I haven't bought a Mission album since their 1990 release Carved in Sand. It catapulted them into the spotlight, with their tracks climbing up the pop charts and I think it was all a bit too much for my increasing tendencies towards gothic rock and industrial music.
For some reason, a combination of the album cover and title, I decided to give Another Fall From Grace a chance.
The title track begins with a promising slow drum beat and earworm guitar riff, more reminiscent of early Sisters of Mercy actually, than later Mission.
Unfortunately, the next track "Met-Amor-Phosis" is as corny as the name suggests, with Wayne Hussey truly showing his age as he ponders where the man he used to be is and concludes that with age comes change. Yes, yes, I know. I can't wear my Docs anymore because I don't have stick-thin calves but I don't write a song about it.
By "Within the Darkness (Fearful)" I'm willing to forgive everything for dark, menacing lyrics and a slow, alluring melody and "Blood on the Road" continues the trend. The moody and atmospheric "Can't See the Ocean for the Rain" is up next and I’m really beginning to enjoy the album. This track almost reminds me of Mark Lanegan’s work, which in my book is a very good thing. It's not 80s-era The Mission but it's not necessarily bad either (with exception to the second track which I'll revisit later).
And just like that, "Tyranny of Secrets" does take us back to 80s-era Mission with its dark bassline, drenched in layers of electric guitars. There is that that classic almost-Eastern sound so reminiscent of their earlier work. Wayne Hussey has described the album as a lost link between The Sisters of Mercy's First and Last and Always and The Mission's Gods Own Medicine and I'm definitely feeling that with this album.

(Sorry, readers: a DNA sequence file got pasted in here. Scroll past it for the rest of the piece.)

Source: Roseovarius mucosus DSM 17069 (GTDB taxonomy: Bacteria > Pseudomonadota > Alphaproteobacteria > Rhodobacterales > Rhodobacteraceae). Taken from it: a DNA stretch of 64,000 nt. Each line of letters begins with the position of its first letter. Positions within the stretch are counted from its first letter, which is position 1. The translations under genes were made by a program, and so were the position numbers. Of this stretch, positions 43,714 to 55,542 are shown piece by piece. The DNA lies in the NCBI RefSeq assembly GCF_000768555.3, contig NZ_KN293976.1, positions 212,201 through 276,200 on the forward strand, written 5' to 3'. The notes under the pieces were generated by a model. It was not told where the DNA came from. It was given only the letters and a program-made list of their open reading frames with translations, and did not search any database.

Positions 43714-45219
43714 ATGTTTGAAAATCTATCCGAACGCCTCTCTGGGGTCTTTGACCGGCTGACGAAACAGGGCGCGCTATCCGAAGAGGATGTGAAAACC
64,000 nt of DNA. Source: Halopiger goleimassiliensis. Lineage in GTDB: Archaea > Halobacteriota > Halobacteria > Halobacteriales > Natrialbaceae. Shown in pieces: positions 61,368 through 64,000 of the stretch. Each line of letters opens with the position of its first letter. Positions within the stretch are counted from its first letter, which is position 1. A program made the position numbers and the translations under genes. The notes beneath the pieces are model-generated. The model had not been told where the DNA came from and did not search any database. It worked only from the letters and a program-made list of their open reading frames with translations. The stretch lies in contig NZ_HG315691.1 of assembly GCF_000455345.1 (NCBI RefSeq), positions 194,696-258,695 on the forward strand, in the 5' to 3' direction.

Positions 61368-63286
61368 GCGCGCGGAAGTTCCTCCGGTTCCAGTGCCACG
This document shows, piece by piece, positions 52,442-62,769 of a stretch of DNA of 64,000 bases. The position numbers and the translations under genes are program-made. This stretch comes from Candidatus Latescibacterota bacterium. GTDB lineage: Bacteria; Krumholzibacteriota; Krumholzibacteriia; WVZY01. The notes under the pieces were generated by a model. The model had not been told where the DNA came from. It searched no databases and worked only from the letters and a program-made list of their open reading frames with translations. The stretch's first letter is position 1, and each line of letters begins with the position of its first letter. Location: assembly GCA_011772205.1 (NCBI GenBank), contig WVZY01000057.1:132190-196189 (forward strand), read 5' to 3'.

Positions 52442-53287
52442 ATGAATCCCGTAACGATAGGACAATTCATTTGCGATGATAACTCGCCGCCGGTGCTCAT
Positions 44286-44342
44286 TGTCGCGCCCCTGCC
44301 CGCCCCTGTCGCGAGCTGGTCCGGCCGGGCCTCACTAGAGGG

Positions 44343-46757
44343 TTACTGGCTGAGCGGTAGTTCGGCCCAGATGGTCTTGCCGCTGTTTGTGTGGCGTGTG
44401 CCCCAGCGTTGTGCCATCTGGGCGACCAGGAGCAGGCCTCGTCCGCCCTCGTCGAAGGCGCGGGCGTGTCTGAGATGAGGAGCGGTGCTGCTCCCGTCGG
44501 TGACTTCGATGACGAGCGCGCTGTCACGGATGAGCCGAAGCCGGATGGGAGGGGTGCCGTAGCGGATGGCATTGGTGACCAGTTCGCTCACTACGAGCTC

Sadly, "Never's Longer Than Forever" simply made me roll my eyes which is quite difficult to sustain in a track that extends to over 5 minutes. In addition to the incredibly hackneyed title and sentiment, there is a sing-along with a guest vocalist that is painful in the extreme. It culminates in Hussey breaking the fourth wall (is that a concept in music too? It should be) and referencing the song itself in his lyrics. Truly horrible stuff.
Thankfully, the disappointment is short-lived and the dark, scything political anthem “Bullets & Bayonets” restores my faith in the album. Next up is "Valaam", an ode to insomniacs. It appears that Wayne Hussey and I share a devastating inability to sleep and I reckon I’ll be playing this track next time I’m still awake at 5.26am. "Jade" is an uplifting, empowering track, if your name is Jade and you’re not the one on the wrong end of an unrequited lover affair.
The penultimate track is the slow and haunting "Only You & You Alone", a desolate track of almost frightening obsession. The album closes with another dark track, "Phantom Pain" in which Wayne Hussey channels Nick Cave at his most narrative and stilted.
I'm not conflicted. Another Fall From Grace is an excellent album and a fine return to form for The Mission but it has two terrible tracks on it. I have no doubt the album will become a firm feature on my playlist over the coming months but I'm going to do my best to scratch those two tracks from my memory. Thankfully, in today's digital age of playlists and iPods, it really is that easy to simply delete the tracks.
I give Another Fall From Grace an excellent four out of five stars and definitely recommend that you delete the two bad tracks from your playlist to allow for a better album experience.